Consumers of purchased foods have no way of ascertaining the quality and safety of the food that existing distribution systems deliver to their plates. Unfortunately, inappropriate refrigeration can sometimes lead to food spoilage, which is often difficult to detect. Such is the case for mackerel fish, which readily develop harmful levels of a substance called histamine when left at room temperature for too long. Histamine is neurotoxic and can trigger severe allergic reactions, including rashes, vomiting, and diarrhea. Because spoiled fish can sometimes look and smell completely normal, it is important to accurately quantify histamine levels in fish samples to ensure food quality has been properly maintained during transportation and storage.
Although several techniques to detect histamine exist, they generally require expensive and bulky equipment, as well as the presence of a qualified analyst. To address these limitations, a team of scientists at Chung-Ang University, Korea, recently developed a new quantification method that is simultaneously simple, effective, and inexpensive. In their study, which was led by Professor Tae Jung Park and Jong Pil Park and published in Biosensors and Bioelectronics, the team describes their novel approach based on the use of fluorescent carbon nanoparticles and a protein that binds strongly to histamine.
First, the scientists looked for peptides–short chains of amino acids–with the highest affinity and selectivity against histamine. To do this, they employed phage-display technology, in which the external proteins of genetically modified viruses are used to check for chemical interactions. After screening with a large peptide library, they identified the best one for their purposes, called “Hisp3.”
Then, the scientists produced fluorescent carbon nanoparticles called “carbon quantum dots (CQDs)” and coated them with N-Acetyl-L-Cysteine (NAC), a naturally occurring compound that also binds to Hisp3. The CQDs are fluorescent, meaning that upon irradiation with ultraviolet light, they re-emit the captured energy at a lower, visible frequency. However, their fluorescence is “quenched” when Hisp3 is added to the mix, which binds to the NAC and covers the CQDs’ surface.
This last part is essential to the method because, when a histamine-containing sample is mixed with the CQDs, the Hisp3 unbinds from the NAC and binds to the histamine, restoring the original fluorescence levels of the CQDs in direct proportion to the concentration of histamine (as shown in the accompanying figure). By comparing the initial and final fluorescence levels of the CQDs using a fluorescence detection instrument or a handheld UV-irradiation flashlight, it is possible to indirectly quantify the concentration or intensity of histamine in the sample.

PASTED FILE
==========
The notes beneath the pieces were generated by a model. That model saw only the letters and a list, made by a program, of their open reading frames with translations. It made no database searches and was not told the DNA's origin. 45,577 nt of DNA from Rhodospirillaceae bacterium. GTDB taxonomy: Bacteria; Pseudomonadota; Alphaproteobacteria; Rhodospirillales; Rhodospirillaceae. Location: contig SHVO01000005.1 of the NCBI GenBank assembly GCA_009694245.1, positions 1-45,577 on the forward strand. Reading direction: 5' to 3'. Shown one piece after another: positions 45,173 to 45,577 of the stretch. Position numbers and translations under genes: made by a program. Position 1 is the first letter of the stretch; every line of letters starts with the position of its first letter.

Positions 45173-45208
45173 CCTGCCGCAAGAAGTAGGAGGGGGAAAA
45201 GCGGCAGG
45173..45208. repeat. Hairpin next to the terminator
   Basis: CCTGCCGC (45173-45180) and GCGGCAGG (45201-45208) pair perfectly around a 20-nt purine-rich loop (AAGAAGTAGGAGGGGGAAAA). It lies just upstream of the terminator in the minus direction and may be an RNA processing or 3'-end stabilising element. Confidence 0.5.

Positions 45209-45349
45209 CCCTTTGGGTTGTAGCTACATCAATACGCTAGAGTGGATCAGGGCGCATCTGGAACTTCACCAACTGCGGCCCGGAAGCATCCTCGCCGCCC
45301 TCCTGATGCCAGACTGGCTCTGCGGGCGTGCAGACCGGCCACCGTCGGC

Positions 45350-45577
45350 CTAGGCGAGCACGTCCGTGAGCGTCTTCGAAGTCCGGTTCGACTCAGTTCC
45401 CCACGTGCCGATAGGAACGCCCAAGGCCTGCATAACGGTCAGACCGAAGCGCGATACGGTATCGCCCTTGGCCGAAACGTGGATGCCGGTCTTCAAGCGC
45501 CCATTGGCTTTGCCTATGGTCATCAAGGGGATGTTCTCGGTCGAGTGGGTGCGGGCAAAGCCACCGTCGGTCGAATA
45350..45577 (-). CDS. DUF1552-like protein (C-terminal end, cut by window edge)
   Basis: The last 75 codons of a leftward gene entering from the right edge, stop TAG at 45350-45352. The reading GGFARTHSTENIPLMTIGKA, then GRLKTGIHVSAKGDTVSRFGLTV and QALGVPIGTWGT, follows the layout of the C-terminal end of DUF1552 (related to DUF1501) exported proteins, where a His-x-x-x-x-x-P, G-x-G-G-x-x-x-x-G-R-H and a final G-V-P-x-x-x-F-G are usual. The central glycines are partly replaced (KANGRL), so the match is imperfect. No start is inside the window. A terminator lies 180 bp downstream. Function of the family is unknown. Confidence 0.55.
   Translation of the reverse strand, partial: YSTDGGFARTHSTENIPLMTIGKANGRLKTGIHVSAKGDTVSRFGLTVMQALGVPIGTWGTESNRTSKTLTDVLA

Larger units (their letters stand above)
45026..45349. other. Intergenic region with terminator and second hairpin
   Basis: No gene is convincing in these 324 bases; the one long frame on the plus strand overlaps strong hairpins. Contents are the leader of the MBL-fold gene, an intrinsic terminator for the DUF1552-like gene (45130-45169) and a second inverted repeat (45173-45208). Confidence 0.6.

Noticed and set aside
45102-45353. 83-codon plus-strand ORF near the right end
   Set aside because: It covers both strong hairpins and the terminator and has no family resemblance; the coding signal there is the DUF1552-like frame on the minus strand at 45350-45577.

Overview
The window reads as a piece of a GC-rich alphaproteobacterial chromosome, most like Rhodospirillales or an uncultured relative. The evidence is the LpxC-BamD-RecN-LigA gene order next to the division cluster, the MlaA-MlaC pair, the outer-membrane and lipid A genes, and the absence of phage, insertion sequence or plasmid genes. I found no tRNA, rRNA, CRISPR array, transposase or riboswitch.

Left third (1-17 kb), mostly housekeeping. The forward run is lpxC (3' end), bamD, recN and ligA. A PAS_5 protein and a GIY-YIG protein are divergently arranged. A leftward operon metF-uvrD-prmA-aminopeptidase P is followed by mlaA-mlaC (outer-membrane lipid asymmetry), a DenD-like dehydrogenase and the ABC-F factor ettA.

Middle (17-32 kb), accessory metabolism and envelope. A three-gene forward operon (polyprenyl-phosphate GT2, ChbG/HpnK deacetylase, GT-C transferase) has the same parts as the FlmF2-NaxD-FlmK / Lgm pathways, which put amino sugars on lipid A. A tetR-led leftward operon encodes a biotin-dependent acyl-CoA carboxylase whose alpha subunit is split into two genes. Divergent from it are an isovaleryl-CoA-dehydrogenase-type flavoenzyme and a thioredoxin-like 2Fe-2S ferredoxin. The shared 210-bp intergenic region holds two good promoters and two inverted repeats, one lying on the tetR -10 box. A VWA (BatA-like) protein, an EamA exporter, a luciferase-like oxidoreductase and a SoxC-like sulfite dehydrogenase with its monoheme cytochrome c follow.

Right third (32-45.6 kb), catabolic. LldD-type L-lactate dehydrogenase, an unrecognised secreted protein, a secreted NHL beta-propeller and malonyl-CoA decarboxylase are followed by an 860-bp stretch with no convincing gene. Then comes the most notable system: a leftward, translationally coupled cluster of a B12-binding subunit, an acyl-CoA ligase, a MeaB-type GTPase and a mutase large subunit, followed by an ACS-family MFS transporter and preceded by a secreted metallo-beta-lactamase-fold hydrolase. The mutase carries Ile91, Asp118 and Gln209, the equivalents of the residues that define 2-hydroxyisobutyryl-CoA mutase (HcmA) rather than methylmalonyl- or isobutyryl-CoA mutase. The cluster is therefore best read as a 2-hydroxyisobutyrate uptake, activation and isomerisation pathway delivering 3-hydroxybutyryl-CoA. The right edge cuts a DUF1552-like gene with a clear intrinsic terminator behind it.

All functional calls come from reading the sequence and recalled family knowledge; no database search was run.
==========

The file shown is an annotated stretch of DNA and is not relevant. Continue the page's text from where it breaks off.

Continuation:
The proposed strategy was validated using fish samples with known histamine concentrations and other established techniques as well. Surprisingly, the new method proved to be more powerful than existing ones despite being simpler, as Prof. Park remarks, “We managed to accurately measure histamine concentrations ranging from 0.1 to 100 parts per million, with a limit of detection as low as 13 parts per billion. This means our approach is not only more convenient but also more effective and sensitive than those currently available methods.”
Thus, this new method can not only detect dangerous histamine levels, but can also assess the state and quality of food products, as Prof. Park explains, “While the detection of histamine as a harmful factor is important, our approach can further serve to objectively measure the quality and freshness of food, thereby contributing to increasing food safety and benefitting consumers.”
Additionally, the proposed methodology could be applied using other peptides to accurately determine the concentration of different chemicals in food samples and biomedical specimens. If adopted by the food and medical diagnostic industries, this method could provide us with the much-needed assurance that the food we consume and the environmental conditions we live in are safe.